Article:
Henry subsequently ceases to write and moves (wife in tow) to an unnamed storied metropolis where all kinds of people find themselves and lose themselves, and launches into a dilettante lifestyle—taking music and Spanish lessons, joining an amateur theatre group, working part-time in a fair-trade cocoa cooperative/cafe, and answering letters from ardent fans of his exquisite earlier novel, which had helped them pull through a crisis in their lives.
And then one winter day, a package arrives that pushes Henry’s life—and Beatrice & Virgil—into Bizarro World. The package contains a copy of Gustave Flaubert’s 1877 fable, The Legend of Saint Julian the Hospitator, which the novel replicates over twelve pages of paraphrases and odd excerpts (e.g. . . . lake . . . beaver . . . his arrow killed it . . . ); there’s also a violent two-act play titled A 20th-Century Shirt, starring two animal protagonists, Virgil and Beatrice.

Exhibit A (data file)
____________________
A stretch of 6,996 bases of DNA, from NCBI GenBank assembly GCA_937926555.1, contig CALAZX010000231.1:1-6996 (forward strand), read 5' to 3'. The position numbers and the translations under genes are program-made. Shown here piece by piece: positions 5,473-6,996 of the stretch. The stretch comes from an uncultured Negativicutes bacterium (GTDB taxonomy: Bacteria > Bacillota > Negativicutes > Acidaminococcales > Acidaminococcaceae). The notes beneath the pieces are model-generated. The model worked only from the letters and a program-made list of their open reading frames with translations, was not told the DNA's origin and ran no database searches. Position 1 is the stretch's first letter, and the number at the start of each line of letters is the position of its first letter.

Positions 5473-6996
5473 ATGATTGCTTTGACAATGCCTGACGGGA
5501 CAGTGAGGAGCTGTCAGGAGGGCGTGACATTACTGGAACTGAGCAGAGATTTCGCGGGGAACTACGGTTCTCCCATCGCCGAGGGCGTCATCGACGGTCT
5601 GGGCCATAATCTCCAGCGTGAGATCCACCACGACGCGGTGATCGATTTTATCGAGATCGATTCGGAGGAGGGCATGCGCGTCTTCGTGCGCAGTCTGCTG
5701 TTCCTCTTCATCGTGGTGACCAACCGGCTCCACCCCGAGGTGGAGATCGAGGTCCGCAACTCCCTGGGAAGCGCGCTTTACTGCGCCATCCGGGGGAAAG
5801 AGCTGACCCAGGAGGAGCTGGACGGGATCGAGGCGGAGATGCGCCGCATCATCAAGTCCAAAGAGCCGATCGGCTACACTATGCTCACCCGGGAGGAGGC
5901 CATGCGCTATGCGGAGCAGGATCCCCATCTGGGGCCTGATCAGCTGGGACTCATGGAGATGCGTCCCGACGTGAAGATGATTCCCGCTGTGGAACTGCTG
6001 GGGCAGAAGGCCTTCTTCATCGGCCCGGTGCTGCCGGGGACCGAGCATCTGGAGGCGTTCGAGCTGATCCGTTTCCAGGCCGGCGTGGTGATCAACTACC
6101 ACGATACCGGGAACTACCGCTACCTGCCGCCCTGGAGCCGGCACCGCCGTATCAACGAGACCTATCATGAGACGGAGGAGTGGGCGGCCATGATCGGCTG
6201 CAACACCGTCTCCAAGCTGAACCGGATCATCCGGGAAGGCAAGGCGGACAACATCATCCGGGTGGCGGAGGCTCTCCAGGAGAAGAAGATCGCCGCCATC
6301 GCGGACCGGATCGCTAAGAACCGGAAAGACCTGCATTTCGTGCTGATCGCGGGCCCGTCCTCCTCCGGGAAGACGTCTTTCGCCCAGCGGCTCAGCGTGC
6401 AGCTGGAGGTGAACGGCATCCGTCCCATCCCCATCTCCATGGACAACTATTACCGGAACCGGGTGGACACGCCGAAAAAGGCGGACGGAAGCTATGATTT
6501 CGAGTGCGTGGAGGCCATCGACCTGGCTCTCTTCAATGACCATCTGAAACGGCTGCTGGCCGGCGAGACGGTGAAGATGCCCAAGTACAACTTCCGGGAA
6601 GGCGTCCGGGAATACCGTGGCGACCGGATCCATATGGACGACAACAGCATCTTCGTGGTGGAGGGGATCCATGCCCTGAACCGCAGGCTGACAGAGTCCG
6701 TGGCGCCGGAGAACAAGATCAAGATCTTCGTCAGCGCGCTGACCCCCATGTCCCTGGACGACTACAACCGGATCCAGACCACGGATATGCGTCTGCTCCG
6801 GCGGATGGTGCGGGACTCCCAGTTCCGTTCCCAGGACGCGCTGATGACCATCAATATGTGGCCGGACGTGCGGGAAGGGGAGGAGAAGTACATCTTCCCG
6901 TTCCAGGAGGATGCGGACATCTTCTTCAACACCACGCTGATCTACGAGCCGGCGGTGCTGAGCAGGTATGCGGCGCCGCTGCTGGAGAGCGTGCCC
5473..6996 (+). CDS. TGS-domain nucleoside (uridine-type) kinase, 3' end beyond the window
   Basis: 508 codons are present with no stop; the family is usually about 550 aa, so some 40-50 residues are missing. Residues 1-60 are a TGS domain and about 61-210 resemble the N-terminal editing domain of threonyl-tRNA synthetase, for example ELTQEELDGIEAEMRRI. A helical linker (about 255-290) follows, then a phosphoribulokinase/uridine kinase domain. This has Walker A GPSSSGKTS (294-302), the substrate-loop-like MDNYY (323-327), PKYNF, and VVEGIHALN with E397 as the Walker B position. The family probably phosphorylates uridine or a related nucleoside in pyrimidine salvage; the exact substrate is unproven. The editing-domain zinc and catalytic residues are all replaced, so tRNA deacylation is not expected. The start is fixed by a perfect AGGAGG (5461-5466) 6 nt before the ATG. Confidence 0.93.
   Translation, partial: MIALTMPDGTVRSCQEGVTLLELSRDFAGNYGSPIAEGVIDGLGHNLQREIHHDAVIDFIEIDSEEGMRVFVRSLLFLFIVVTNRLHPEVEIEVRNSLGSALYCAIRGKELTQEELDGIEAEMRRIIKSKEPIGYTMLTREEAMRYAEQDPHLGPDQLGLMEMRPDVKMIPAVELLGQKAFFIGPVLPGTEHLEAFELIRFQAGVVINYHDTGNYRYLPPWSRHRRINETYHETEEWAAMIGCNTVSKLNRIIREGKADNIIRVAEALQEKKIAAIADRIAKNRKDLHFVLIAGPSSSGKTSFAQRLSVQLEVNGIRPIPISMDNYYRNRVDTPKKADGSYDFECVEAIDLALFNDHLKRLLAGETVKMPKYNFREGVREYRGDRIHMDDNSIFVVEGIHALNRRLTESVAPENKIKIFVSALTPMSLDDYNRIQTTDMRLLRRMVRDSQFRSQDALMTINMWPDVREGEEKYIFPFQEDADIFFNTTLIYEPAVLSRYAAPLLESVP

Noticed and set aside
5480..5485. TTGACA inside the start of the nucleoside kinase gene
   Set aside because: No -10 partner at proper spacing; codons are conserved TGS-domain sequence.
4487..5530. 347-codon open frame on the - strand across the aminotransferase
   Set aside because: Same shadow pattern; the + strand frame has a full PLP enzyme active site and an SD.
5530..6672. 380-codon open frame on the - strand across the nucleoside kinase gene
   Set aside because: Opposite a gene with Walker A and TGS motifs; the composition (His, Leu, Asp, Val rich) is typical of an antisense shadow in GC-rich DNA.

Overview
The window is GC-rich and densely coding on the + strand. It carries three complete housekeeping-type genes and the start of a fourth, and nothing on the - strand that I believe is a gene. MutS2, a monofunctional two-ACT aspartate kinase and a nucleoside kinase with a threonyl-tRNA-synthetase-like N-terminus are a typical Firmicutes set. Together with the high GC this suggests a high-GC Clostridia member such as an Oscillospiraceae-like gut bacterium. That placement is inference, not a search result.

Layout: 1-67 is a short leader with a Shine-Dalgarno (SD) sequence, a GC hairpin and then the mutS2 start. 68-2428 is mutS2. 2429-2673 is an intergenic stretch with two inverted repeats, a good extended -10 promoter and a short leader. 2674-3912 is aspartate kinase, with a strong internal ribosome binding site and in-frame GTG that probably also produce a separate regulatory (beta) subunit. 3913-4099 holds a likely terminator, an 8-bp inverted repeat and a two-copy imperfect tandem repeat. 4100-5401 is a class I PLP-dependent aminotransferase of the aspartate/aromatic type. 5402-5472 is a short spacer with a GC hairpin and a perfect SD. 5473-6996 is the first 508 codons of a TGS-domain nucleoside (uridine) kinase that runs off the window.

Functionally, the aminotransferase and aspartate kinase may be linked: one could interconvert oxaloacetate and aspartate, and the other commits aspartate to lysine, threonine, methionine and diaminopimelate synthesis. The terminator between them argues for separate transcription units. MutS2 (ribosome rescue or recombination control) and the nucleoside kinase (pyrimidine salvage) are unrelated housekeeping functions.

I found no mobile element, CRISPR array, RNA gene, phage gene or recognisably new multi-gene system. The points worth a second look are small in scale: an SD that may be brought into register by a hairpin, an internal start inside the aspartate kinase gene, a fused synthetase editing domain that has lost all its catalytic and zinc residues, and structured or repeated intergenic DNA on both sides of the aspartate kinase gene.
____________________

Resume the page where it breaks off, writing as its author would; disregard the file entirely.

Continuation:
Martel dedicates fifty-nine pages to reproducing parts of this lengthy unfinished play, written by an elderly taxidermist (named Henry) who has apparently memorized reams of Samuel Beckett and is obsessed with allegorizing the Holocaust. Once the Henrys begin interacting in person, antagonism culminating in a Grand Guignol finale is a matter of course.
In the hospital afterwards, Henry (the best-selling author) begins to write again. With such an ending, Martel ends up emphasizing the overcoming of writer’s block. As for the lofty ambitions relating to Art and the Holocaust, they’re subsumed by a perplexing tale with little sense of purpose.